“Do you know I and I?” –Bunny Wailer
A good essayist has a knack for honesty, but John Jeremiah Sullivan, American magazine writer, concentrates honesty in its purest form, mixed with a little entropy and dashed with brilliant confessional writing. To say that the good essayist is daring, would not be doing Sullivan’s brazenness justice. Sullivan does the essayist, and goes beyond in Pulphead, presenting us with the American Bizarre, from American pop culture to its strangest recesses.
Skimming the table of contents, Sullivan presents us with so much familiarity: Michael Jackson, blues music, Axl Rose, One Tree Hill, the modern Tea Party Movement, The Wailers, cave drawings, and the Real World (reality show). The content he pursues has so much currency in today’s conversations, enough to make you wonder if there is anything else original to expound. But Sullivan has an uncanny capacity to get weird. He pursues Axl’s childhood to see where the frontman came from, specifically a fight over bike tire skid marks and neighborhood interviews. He drinks and tails last season’s reality stars on a show, he admittedly is obsessed with, to scope out their progress and decline, to seek the truth about reality fame. Sullivan takes odd angles to illuminate our subjects in ways we have never seen them before, and in putting himself in these positions, we get a truth that, in cliché, is stranger than fiction.
Much of Sullivan’s most enticing work comes from his writing on music, a field he ostensibly knows much about. He presents the music that comes out of our car stereos as flat; it may be enjoyable, but to arrive to those three or four minutes, our artists have undergone extreme lengths to produce the sounds we take for granted. He gives both Axl and Michael depth, though he never spoke to either of them. He can even do genre. His piece on pre-war blues (before WWI), resuscitates the genre, presents it as very necessary part of our music timeline as recording instruments were coming around, and in doing so, paradoxically makes them timeless.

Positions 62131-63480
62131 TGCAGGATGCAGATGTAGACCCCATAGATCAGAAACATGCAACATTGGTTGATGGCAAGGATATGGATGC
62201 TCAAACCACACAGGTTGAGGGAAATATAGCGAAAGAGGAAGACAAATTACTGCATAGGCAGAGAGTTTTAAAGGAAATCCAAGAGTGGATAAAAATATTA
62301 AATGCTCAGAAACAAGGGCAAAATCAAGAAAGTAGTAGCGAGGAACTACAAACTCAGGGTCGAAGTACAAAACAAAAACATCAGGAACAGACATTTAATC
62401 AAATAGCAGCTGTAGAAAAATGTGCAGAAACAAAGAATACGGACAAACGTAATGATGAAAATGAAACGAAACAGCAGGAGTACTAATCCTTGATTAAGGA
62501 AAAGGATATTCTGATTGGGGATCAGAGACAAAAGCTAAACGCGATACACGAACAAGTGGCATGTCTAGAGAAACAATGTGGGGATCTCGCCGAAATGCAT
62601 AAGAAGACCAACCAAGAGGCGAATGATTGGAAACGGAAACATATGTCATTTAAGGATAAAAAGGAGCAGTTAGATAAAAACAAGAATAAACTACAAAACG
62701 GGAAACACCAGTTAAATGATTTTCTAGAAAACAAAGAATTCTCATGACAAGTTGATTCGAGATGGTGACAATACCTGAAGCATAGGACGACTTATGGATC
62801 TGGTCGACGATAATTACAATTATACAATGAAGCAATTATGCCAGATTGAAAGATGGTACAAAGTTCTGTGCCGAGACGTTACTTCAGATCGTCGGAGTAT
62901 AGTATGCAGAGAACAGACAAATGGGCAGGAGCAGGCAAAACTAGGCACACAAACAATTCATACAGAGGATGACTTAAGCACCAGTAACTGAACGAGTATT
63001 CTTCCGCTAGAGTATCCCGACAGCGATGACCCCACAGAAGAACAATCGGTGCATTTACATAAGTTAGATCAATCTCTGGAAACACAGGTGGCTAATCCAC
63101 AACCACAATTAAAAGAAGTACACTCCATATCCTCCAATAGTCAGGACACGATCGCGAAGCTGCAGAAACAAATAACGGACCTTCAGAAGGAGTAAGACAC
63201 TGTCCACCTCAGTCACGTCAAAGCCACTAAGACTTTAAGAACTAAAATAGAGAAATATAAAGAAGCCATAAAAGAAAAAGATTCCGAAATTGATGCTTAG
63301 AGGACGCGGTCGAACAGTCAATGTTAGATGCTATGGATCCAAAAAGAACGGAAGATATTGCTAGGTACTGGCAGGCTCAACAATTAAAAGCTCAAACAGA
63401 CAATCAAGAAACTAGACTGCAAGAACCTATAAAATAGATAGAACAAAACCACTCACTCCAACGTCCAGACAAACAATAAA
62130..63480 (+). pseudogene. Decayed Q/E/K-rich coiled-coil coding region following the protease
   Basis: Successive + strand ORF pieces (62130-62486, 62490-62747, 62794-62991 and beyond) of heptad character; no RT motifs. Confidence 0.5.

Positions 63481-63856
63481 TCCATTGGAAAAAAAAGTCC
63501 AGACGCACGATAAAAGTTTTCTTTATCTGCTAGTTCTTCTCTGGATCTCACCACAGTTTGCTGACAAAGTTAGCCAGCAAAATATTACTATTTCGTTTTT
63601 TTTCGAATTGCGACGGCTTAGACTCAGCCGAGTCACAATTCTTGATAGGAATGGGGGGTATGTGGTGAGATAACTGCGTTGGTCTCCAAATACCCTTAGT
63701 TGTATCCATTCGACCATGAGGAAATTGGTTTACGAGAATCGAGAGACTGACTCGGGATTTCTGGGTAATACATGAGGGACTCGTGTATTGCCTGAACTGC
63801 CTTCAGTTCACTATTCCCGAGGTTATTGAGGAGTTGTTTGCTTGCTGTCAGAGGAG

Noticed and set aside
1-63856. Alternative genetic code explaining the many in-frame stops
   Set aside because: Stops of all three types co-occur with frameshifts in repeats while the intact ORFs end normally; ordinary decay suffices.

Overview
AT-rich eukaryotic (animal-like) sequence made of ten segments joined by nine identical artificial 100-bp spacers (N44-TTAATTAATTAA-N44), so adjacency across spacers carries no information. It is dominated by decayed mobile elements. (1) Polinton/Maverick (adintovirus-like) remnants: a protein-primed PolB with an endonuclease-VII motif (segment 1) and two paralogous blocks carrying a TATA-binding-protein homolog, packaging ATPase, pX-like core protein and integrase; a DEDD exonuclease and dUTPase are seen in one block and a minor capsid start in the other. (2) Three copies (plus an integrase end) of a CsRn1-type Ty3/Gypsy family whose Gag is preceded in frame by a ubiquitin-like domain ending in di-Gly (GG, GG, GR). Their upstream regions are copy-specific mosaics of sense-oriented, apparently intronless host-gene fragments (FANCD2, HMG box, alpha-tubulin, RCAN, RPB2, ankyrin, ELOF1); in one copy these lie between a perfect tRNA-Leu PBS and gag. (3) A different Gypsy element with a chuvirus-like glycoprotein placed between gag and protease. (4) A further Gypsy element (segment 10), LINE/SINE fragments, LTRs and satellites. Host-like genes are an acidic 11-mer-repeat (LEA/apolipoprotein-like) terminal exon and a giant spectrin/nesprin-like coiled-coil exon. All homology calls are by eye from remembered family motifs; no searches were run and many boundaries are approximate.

Pulphead opens with John Jeremiah Sullivan attending a Christian rock concert. Certainly, an estranged part of our culture, Sullivan’s writing does much not to focus on the music or the performers, but the people. He ends up befriending some men, weekend festival buddies, presenting them as we would take a first glance, and later rounding them out, fishing out anecdotes, carving out the demographics, and likening them to us. His writing is precise, not always benevolent, but not timid to etch the truth in portraying people in their entirety. On the same lines, Sullivan is in his top form when he cannot keep himself out of the piece. He falls onto the page in a beautiful disaster of flashbacks, revealing his ties to Christianity, the music, and the people. When he turns the lens inward and exacts his witty clarity upon himself, the result is honest and endearing. The essayist, too, is human, with obsessions of pop culture and zealous flaws, and can descend among us from the pedestal of narrator. Never is he too good for us or the people he is writing about.
It would be easy to compare him to other essay writers: the exacting Didion, the cynical Thompson, the sardonic Wallace, but Sullivan does much for the nonfiction essay in these 400 pages. In deep and delirious research and frequent self-honesty, John Jeremiah Sullivan exposes our popular and estranged culture, and most often, ourselves.
Pulphead, John Jeremiah Sullivan, 2011, 369 pages
Pairs best with strong coffee, sunlight, and enough time to think